Longest balance transfer card launched
The Clydesdale/Yorkshire Gold Mastercard also offers 0% on purchases for three months, which then revert to a typical APR of 16.9% thereafter. It comes with a balance transfer fee of 3%.
A couple of years ago consumers had a raft of 0% credit cards to choose from if they wanted to transfer an existing debt, but the market became much quieter in 2009 as the recession took hold.
But now experts say the number of interest-free deals is virtually back to the levels seen in the summer of 2008.
According to Moneynet.co.uk, two years ago there were 80 0% balance transfer cards on the market - of which 39 were for a term of 12 months or more. However, in the midst of the economic downturn one year later, the number of 0% cards plummeted to just 52 with only 24 being for a year or more.
Today there's a choice of 71 deals offering you the chance to switch to a 0% card with 39 of those for 12 months or more.
Moneynet.co.uk spokesperson Andrew Hagger says: “While it's good to see new products being launched and availability back up to 2008 levels, lenders will still be operating very tight credit scoring strategies.
“If your credit record is squeaky clean then the garden looks quite rosy although the size of the credit limit you'll be offered is likely to be much smaller than you'd have seen a couple of years back.
“If your credit rating is tarnished then the experience is likely to be less positive and you may find your application for market-leading introductory offers declined or that you'll be offered plastic but with a higher than standard rate of interest.”
Your credit rating is just one of the things you need to think about if you’re considering switching an existing credit card debt to a new card.
Almost all balance transfer cards come with a balance transfer fee. This is expressed as a percentage of the balance. For example, if a card has a balance transfer fee of 3% you’d pay £30 to transfer a £1,000 debt. It’s important to take this fee into account when working out whether it’s worth switching.
You also need to make a note of when an introductory offer comes to an end and make sure you pay off any outstanding debt before that as otherwise you will be hit by high interest-rate charges.
For example, someone who took out Virgin’s market-leading credit card last January will soon be coming to the end of their 0% period which was 16 months long. The card has a typical APR of 16.9%. If the cardholder had a balance of £2,000, they would see their interest increase by £1,456 over the lifetime of the loan if they just made the minimum repayment of 2.5% of the balance each month.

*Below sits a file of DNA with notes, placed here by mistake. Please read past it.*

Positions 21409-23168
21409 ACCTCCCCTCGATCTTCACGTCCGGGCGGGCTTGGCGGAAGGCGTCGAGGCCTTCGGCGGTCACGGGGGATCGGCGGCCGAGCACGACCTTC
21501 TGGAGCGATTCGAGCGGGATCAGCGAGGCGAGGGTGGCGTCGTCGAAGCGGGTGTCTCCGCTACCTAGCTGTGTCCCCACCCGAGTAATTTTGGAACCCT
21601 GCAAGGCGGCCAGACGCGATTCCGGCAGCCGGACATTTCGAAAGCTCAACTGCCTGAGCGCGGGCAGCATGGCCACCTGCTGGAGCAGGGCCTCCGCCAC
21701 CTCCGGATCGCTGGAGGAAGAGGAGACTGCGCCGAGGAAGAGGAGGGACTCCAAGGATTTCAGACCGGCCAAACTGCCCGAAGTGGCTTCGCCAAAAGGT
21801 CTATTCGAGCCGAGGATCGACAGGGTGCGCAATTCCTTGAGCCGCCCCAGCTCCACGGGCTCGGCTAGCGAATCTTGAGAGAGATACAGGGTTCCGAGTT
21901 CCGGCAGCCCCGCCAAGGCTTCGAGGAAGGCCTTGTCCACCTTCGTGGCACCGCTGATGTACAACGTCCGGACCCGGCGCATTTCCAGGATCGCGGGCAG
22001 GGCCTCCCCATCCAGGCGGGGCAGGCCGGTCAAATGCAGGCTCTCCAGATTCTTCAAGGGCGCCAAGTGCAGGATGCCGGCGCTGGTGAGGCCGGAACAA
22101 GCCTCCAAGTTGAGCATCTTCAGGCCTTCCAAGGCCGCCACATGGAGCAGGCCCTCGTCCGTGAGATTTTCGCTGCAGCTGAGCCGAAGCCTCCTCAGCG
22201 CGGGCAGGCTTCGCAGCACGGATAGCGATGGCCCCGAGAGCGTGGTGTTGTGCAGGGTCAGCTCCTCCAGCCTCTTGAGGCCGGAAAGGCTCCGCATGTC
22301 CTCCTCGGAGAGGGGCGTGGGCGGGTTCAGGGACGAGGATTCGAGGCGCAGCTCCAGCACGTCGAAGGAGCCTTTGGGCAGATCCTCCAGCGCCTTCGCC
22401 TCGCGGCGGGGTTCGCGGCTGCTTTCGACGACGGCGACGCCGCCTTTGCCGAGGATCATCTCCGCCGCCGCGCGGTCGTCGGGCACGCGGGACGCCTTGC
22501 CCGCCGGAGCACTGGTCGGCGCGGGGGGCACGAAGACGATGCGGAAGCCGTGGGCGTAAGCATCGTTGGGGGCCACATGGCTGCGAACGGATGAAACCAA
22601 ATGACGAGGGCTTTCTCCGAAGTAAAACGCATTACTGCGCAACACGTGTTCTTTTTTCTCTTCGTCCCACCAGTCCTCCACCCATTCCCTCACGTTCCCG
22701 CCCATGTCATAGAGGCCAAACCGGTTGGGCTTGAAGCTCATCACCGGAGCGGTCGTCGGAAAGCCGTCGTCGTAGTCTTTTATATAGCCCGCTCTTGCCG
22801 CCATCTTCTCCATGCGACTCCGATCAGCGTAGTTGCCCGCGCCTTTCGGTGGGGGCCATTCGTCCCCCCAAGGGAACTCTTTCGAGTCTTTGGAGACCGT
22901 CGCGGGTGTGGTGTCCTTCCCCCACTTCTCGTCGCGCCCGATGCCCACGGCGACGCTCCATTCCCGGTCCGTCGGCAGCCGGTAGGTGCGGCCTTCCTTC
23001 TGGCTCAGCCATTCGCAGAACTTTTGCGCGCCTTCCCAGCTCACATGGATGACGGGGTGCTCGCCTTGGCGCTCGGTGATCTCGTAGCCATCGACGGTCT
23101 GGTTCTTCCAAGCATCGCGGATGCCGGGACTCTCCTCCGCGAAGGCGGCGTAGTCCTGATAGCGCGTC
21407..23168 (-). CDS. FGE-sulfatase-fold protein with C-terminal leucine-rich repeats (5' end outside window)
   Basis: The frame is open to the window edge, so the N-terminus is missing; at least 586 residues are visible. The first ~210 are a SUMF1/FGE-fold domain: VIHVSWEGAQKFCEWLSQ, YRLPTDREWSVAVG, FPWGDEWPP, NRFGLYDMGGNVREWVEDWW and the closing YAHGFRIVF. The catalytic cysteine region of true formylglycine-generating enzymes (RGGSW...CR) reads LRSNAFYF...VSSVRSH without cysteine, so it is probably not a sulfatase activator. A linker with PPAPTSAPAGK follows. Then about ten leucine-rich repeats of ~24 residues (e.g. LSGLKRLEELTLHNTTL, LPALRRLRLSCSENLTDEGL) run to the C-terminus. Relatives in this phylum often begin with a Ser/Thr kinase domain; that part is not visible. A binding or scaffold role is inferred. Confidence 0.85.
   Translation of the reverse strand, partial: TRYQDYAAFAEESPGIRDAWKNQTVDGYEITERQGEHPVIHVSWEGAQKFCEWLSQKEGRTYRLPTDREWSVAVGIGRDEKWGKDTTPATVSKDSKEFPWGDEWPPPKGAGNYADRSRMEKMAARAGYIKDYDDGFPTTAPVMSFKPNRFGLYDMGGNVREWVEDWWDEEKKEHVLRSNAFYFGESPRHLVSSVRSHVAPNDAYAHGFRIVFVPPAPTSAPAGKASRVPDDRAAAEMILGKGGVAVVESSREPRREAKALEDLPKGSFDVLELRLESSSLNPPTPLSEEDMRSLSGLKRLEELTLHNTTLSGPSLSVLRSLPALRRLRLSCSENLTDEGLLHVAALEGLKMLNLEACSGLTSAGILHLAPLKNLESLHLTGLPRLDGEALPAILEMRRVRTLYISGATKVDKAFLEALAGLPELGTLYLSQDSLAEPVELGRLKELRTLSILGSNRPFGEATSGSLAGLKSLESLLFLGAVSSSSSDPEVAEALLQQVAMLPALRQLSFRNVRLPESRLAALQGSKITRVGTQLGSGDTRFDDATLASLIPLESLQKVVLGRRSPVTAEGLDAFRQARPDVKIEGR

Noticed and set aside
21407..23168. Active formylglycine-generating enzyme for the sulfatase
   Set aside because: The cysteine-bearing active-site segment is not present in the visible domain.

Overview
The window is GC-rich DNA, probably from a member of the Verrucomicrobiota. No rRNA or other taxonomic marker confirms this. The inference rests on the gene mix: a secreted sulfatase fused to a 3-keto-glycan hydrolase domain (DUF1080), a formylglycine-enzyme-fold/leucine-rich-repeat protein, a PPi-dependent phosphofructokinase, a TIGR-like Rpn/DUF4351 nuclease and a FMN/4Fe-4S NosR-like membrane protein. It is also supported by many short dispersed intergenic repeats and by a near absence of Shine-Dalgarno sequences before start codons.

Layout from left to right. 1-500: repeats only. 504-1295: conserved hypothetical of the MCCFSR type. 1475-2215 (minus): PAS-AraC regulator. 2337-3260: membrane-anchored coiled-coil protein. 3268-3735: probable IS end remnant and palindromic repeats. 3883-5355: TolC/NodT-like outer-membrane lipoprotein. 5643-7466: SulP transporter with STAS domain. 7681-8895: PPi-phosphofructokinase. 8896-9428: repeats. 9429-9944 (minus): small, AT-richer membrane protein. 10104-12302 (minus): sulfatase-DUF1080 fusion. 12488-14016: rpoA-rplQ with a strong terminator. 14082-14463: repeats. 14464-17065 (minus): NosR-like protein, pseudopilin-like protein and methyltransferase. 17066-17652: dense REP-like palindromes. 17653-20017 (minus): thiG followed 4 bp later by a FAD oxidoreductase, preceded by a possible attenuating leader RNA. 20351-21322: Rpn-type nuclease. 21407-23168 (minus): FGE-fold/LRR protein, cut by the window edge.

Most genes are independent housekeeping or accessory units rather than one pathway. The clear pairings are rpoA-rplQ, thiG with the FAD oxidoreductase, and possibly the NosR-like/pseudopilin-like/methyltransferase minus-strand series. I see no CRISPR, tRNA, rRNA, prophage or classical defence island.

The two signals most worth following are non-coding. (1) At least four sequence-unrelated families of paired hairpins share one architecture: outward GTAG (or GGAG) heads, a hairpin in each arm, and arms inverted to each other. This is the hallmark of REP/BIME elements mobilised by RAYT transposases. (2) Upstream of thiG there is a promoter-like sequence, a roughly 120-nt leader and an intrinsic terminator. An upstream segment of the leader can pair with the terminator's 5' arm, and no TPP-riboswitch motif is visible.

Kevin Mountford, head of banking at moneysupermarket.com, says: " We would always advise consumers they really need to make some headway in paying off the balance, but for those who have failed to clear their debt in time for the end of their 0% period, they should look to swap their debt to another deal before reverting to the cards' typical APR.”
Apart from Yorkshire/Clydesdale Bank's balance transfer card, other best buys include NatWest, Santander, First Direct and HSBC, which all offer 15-month deals.
Used by the holder to buy goods and services, credit cards also have a monthly or annual spending limit, which may be raised or lowered depending on the creditworthiness of the cardholder. But unlike charge cards, borrowers aren’t forced to pay the balance off in full every month and, as long as they make a stated minimum payment, can carry a balance from one month to the next, generating compound interest. As the issuing company is effectively giving you a short-term loan, most credit cards have variable and relatively high interest rates. Allowing the interest to compound for too long may result in dire financial straits.
Moving money from one account to another, whether switching bank accounts or more likely transferring the outstanding balance on your credit card to another card that charges a lower – or 0% – rate of interest. Some card providers may charge a transfer fee that can be a percentage of the balance transferred.
This is used to compare interest rates for borrowing. It is the total (or “gross”) interest you’ll pay over the life of a loan, including charges and fees. For credit cards where interest is charged at more frequent intervals, the APR includes a “compounding” effect (paying interest on interest). So for a credit card charging 2% interest a month (equating to 24% a year), the APR would actually be 26.82%.